These priests – secretly backed, or openly not strongly opposed, by their bishops – are clearly using the tactics already used with Pope Paul VI: mass revolt first, and what, oh what can a Pope do – if he is a bad Pope, that is – but to make concessions to them? This is, my dear readers, all the difference between a good and a bad Pope: the good Pope acts, the bad Pope first doesn’t act, and then says “how can I act, now?”. Mind, the good Pope always acts: if the disease if more dangerous, the cure he will apply will be more energetic. He would defrock not 150, but 15,000 priests if needs be. This is why generally he does not need to defrock many of them. The bad Pope finds some accommodation, because by admitting he will not act when the revolt is big he admits he can be strong-armed. As a consequence, his Church will become a sort of unofficial priestly democracy, led by the populists and the heretics.
Now as in Pope Paul VI’s times, the heretical priest have recognised the weak Pope and – in this case, also seeing that the Holy Father is increasingly more frail, and approaching death – see a good opportunity to strike hard. This is nothing new: we have seen this with the altar girls, and with the countless abuses and irreverent practices then become accepted. We are now seeing this with the abuse of Holy Communion, and the sheer number of the rebellious priests involved in this unspeakable mass sacrilege from the very altar puts the Holy Father in front of the alternatives between showing strenght or letting the chaos go on. But the Pope seems to have no strenght, so the chaos will – bar pleasant but improbable surprises – go on.
Please note the Holy Father – also here, in pure Paul VI manner – positively encourages the revolt (unwittingly, I think) not only avoiding to take any serious action against the Austrian priest and their unofficial protector and mentor, cardinal Schoenborn, but also – and not more than a couple of days ago – expressing himself in a very mealy-mouthed way about the suffering of the divorced and remarried, as if this suffering had come down from the sky like hail or drought. As always, when you say to people they are oh so suffering without telling them who is the responsible for this, they’ll ask you why you should add to their suffering; and if you don’t have the balls to say what is what, you’re in trouble.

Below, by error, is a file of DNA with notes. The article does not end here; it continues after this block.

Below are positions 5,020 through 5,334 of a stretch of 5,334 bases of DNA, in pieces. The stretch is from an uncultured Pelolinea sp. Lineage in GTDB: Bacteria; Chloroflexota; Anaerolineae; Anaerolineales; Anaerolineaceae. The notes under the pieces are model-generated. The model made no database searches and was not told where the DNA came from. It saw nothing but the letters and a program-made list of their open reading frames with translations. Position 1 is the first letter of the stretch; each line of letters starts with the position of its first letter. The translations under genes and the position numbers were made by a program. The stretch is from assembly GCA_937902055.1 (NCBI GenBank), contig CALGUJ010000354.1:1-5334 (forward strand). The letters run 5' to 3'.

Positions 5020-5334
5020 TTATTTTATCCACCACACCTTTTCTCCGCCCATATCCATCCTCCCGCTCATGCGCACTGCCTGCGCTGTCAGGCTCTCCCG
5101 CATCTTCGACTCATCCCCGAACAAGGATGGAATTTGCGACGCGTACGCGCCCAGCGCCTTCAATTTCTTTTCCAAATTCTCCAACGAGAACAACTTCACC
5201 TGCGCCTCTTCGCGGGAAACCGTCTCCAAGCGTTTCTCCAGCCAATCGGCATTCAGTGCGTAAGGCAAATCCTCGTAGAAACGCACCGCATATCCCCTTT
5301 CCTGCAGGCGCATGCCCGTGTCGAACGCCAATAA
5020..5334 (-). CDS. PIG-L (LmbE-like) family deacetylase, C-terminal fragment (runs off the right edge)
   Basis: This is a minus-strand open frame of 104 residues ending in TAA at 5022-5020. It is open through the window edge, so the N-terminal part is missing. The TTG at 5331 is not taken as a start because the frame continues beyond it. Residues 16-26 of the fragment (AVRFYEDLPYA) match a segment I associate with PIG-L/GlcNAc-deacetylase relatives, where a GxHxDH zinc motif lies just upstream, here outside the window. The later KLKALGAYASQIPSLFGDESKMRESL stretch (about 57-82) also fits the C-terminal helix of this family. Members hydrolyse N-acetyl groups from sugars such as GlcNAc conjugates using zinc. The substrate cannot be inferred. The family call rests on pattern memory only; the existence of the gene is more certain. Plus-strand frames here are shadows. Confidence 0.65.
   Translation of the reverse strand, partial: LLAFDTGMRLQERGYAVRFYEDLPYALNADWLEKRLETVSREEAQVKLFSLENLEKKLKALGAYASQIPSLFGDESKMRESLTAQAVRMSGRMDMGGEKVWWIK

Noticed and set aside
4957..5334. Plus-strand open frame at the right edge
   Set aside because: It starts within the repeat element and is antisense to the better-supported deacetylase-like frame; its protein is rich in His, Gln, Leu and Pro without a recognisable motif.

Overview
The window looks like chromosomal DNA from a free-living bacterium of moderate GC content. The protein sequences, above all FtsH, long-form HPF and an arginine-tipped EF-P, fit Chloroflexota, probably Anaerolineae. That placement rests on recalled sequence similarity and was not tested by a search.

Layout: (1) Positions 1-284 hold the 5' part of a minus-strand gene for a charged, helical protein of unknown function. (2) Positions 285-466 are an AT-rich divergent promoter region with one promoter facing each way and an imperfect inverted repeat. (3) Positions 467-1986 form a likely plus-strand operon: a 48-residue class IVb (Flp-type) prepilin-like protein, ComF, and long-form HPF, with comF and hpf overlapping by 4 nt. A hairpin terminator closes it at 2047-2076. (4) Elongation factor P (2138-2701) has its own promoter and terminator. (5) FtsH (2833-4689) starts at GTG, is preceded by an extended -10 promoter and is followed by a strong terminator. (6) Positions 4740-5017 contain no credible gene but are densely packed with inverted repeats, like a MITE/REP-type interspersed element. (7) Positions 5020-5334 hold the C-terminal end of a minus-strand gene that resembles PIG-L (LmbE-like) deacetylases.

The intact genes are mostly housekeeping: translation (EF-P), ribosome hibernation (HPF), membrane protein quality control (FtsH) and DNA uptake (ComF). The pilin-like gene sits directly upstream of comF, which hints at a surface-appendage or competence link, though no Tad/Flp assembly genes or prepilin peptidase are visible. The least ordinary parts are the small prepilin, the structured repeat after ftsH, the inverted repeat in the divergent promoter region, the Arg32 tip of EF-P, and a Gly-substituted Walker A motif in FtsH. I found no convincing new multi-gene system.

As you sow, so shall you reap. The Holy Father’s lack of action has predictably led to the necessity of acting even more harshly now, and if he does not act – which he probably won’t, besides declaring urbi et orbi how saddened he is – there will be even more painful battles to be fought down the line. Alas, being sad never solved any problem, nor does it substitute in any way the need for action. It merely encourages the heretics to become bolder.
I have to say that, unfortunately, this Papacy has up to now given proof of a rather spectacular incompetence as far as concrete action is concerned, and the increasing frailty of the Holy Father might make the next year or two a remarkably catastrophic phase in the history of the Church. I hope the next Pope is a very strong man, or this post V-II mess will accompany all of us to our grave. A pity, as I for myself had hoped to live long enough to see the end of this V-II madness, as I have seen the end of Communism.
At this point, I think it is fair to say the Church would be infinitely better off with fornicators like Alexander VI, personally immoral but energetic and never a unwitting friend of heterodoxy, than with your typical “modern” Pope: personally very pious, but more or less incapable of managing the Church in a decent way. This kind of Pope confuses millions, and contributes every day to the loss of countless souls. But he is very pious and goes to confession every day, so he should be fine when he dies. I’d personally be less sanguine than that.
We must pray for the Pope that he may somewhere find the courage to deal appropriately with heresy, or to consciously pave the way for a successor hopefully able to do it.
If this goes on, brace yourself for the schism of the century; courtesy of a very saddened Pope Benedict XVI.
Posted on June 10, 2012, in Catholicism and tagged Austrian heresy, Conservative Catholic, conservative catholicism, German Revolt, Pope Benedict XVI, Pope Paul VI. Bookmark the permalink. 3 Comments.